• Glass — mostly used as a primary container for pharmaceuticals. Glass bottles are recyclable and chemically stable. However, they break easily and are, therefore, less suitable for pressurized pharmaceutical substances. Dark-colored glass is used for UV protection.
  • Plastic — this is a chemically stable, versatile material that can comprise primary, secondary, tertiary or higher packaging levels. Adhesives are also typically derived from plastic polymers. The substances most frequently used are polyethylene, polypropylene, polyethylene terephthalate and polyvinyl chloride.  

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Opaque types provide UV protection, whereas clear variants allow pharmacists and consumers to visually confirm a pharmaceutical product’s identity. Plastic containers are light, collapsible, and unbreakable, making them suitable for many packaging formulations. However, only some types can be safely recycled. 

  • Metal — it can make up a pharmaceutical product’s primary or secondary packaging. Metals are unbreakable but not stable to some liquids and solids, so they are mostly used for pressurized gases and chemically inert ointments and creams. Metallized plastics and closures are also common. The most widely used metals in pharmaceutical packaging are aluminum and stainless steel.
  • Paper and cardstock — both materials are porous and cannot endure solvents. These attributes limit their utility to making drug labels, secondary packaging materials and information leaflets.
  • Rubber — this elastic polymer may be derived from both natural and artificial sources. Rubber may be used for making pharma package closures, plungers (for syringes and pressurized containers) and adhesives.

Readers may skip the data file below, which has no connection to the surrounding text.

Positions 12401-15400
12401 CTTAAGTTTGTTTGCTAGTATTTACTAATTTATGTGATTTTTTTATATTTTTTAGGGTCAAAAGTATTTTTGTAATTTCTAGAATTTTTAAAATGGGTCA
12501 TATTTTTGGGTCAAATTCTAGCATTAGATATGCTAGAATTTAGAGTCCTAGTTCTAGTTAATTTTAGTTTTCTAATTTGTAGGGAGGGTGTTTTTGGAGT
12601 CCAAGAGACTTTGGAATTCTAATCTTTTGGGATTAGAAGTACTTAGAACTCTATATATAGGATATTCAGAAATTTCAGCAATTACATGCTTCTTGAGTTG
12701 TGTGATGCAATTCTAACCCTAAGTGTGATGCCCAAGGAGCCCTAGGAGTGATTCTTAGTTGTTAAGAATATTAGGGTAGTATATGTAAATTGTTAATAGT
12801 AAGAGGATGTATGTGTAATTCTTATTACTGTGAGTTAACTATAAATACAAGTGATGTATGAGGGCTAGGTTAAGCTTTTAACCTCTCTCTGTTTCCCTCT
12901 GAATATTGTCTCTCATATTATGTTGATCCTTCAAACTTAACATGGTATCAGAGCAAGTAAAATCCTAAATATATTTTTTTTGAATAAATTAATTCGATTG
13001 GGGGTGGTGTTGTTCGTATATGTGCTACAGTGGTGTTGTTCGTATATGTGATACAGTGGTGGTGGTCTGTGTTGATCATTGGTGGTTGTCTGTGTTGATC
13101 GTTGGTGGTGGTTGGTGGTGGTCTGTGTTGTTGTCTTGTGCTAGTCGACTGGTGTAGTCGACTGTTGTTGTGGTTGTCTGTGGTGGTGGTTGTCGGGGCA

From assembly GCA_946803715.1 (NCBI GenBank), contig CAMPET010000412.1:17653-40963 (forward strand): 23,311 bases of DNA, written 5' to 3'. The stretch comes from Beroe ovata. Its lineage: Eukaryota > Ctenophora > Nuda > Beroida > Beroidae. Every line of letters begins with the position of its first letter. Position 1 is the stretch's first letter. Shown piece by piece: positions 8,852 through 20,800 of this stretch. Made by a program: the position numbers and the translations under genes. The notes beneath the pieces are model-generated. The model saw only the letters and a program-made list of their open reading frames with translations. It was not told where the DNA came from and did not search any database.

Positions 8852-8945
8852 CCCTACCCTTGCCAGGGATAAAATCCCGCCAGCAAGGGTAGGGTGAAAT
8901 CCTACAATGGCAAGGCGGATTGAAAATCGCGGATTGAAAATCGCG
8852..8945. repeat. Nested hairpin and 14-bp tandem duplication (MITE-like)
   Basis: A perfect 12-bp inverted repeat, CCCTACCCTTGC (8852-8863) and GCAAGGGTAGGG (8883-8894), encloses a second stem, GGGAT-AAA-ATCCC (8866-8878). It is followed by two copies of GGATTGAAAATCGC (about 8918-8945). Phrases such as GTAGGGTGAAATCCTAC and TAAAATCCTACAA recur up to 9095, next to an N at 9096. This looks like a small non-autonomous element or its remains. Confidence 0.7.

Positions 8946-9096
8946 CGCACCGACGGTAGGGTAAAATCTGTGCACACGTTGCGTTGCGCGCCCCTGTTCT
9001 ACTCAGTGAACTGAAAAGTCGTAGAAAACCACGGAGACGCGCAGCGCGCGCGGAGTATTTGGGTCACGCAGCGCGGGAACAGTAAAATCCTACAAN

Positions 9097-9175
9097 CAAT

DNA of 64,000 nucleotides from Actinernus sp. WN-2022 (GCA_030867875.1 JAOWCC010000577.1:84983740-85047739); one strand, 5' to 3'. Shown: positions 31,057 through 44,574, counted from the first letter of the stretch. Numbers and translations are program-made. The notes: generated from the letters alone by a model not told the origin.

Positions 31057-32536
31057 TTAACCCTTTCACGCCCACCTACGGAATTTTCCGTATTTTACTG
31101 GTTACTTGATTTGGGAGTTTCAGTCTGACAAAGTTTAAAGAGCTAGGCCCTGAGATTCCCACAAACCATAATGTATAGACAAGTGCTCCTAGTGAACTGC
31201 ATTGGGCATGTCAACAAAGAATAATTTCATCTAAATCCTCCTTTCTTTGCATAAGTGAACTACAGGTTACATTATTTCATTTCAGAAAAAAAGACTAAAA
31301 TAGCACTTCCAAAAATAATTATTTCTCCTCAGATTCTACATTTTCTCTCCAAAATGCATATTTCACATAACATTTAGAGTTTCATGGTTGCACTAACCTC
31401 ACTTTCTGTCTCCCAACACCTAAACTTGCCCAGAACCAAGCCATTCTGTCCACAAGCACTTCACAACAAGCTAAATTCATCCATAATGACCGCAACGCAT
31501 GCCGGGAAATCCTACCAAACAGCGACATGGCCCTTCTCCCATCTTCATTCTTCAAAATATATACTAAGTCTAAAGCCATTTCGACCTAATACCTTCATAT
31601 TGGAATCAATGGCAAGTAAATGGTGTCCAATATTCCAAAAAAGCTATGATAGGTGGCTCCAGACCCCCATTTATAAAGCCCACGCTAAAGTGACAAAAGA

• Foam — this material is never used as primary drug packaging. However, its insulating and elastic properties make it suitable for padding frozen and room-temperature pharmaceutical items during transport. 

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According to Pharmaceutical Packaging Design

Pharmaceutical packaging design comes in many different forms, suiting a wide range of pharmaceuticals subjected to various conditions. The most frequently used ones are the following:

(a) Primary Packaging Designs

  • Ampoules — primary packaging made of glass or plastic, used for liquid formulations. They are sealed by fusion and broken open before use. They are, therefore, single-use containers.
  • Bags — these packaging are single-use collapsible plastic containers used for delivering fairly large volumes of intravenous preparations.
  • Blister packs — these packaging are made of plastic that may or may not have metallized backing. They are the pill packs that we typically see in pharmacies.
  • Bottles — can be made of glass or plastic and may have aluminum foil or cardboard seals. Bottles sometimes come with droppers, which help patients measure liquid oral medicines.
  • Cans — metal cans are used as the primary packaging for chemically stable drugs in any physical form.
  • Cartridges — these single-use plastic or metallic cylindrical packaging may contain liquid or solid medications. They are used as prefilled syringes or for loading metered-dose inhalers and similar medicine dispensers.
  • Disposable enemas — they are typically made of plastic and rubber. They are used to inject fluids in the lower colon.
  • Gas cylinders — these metals are used for pressurized gases like medical oxygen.
  • Medicated strips — these flexible bandage-like packaging materials are used for limited-time delivery of topical drugs. They are composed of plastics or latex. 
  • Nasal sprays — typically plastic or glass containers with nozzles that can fit the nostrils. They are used for intranasally applied meds.
  • Sachets — these packaging are often made of plastics that may or may not be metallized. They are thinner, smaller and less inflatable than bags. They are single-use containers for small amounts of liquid, semisolid and solid meds.
  • Prefilled syringes — their cylinders are typically made of plastic, while their needles are composed of metal. The movable piston and the needle stopper are normally rubberized. Prefilled syringes are for injecting liquid formulations.